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Comment & Response
January 16, 2019

Postoperative Delirium—Amplifying the Confusion

Author Affiliations
  • 1Department of Anesthesiology, Virginia Commonwealth University, Richmond
JAMA Surg. 2019;154(4):366. doi:10.1001/jamasurg.2018.5244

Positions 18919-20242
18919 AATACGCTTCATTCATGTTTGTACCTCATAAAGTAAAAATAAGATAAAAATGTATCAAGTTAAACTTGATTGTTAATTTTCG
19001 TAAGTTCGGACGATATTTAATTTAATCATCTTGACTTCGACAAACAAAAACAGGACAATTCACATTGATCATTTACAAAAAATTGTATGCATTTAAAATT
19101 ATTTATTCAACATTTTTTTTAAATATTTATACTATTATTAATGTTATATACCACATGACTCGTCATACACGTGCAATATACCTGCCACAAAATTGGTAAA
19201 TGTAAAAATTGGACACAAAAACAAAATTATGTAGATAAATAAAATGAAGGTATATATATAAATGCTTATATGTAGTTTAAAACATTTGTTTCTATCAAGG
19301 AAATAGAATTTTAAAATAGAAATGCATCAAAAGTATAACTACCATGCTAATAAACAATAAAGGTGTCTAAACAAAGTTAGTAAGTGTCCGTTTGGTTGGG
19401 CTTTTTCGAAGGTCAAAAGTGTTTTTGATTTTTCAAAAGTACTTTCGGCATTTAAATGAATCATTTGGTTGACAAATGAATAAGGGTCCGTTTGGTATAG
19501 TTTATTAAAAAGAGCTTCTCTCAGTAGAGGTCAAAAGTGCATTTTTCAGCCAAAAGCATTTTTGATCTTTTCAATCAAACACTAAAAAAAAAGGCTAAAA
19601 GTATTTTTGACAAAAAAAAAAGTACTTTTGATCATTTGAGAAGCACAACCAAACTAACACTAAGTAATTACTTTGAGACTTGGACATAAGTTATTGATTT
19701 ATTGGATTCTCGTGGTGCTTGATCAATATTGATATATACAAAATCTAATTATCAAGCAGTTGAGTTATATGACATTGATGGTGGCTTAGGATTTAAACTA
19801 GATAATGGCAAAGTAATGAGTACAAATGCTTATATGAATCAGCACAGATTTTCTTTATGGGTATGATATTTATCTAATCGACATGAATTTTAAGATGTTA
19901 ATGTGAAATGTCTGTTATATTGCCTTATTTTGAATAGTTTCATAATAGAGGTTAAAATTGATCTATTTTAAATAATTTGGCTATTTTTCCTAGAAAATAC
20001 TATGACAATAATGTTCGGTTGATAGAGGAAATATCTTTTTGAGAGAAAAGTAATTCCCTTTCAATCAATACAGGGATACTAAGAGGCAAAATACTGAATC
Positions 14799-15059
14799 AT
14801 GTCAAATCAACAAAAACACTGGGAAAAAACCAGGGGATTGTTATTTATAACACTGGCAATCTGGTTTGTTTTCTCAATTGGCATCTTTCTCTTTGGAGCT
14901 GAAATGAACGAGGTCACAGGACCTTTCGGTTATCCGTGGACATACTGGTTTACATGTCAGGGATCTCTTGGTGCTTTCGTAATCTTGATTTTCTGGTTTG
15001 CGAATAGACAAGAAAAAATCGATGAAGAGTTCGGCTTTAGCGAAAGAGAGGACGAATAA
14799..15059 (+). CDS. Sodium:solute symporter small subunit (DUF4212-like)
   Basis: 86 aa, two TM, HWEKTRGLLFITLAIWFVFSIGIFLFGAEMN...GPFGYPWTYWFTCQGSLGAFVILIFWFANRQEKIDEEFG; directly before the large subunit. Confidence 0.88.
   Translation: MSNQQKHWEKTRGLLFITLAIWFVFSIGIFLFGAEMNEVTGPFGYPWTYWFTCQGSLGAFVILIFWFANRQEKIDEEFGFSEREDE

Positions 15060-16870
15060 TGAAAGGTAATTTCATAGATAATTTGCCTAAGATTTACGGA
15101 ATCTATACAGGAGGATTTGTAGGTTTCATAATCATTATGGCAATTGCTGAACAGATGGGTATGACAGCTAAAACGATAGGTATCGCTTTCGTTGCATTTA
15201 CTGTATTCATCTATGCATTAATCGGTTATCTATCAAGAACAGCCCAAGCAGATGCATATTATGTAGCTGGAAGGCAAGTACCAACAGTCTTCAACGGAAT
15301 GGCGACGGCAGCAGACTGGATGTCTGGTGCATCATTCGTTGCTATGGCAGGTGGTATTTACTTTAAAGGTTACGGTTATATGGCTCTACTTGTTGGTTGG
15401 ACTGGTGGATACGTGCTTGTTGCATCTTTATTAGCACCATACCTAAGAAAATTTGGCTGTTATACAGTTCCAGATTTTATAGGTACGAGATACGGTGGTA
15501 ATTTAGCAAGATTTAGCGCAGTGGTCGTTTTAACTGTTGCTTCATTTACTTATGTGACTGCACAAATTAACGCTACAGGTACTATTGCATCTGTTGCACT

To the Editor We read the article by Sieber et al1 with great interest. Postoperative delirium (PD) is an increasing problem and one of the least well-understood problems today. Whether general anesthesia leads to PD that in turn leads to or unmasks dementia (Alzheimer disease) is the bigger question, as referred to in the Editorial accompanying this article.2 Sieber et al1 hereby fail to prospectively find an association of PD with depth of anesthesia. Within its limitations, on the one hand, this reassures us of the safety of use of anesthetics in older patients; on the other hand, this once again reinforces our belief that PD has a more complex etiopathology than we understand to date. Despite controlling for most factors (Table 11), what stands out is the mean age in both groups was older than 80 years. Maybe this could have contributed to the lack of a difference in the primary end point, as most patients in similar studies were much younger (aged approximately 60 to 65 years).3 Second, Sieber et al1 studied a sedation protocol for nonelective low-risk surgery; what if the authors had studied an intermediate-risk or high-risk surgery, such as intraperitoneal or vascular surgery? Third, this article raises the same questions around PD: is it the type of anesthetic drug (eg, intravenous vs inhalational) or is it the patient phenotype and their individual anesthetic sensitivity4 that determines the outcome, since even low anesthetic depth has been associated with delirium?5 The results and scope of this study need to be interpreted and applied with extreme caution, as it may not apply to general anesthesia, longer surgical duration, more invasive or major surgical procedures, and even individual patient phenotype.

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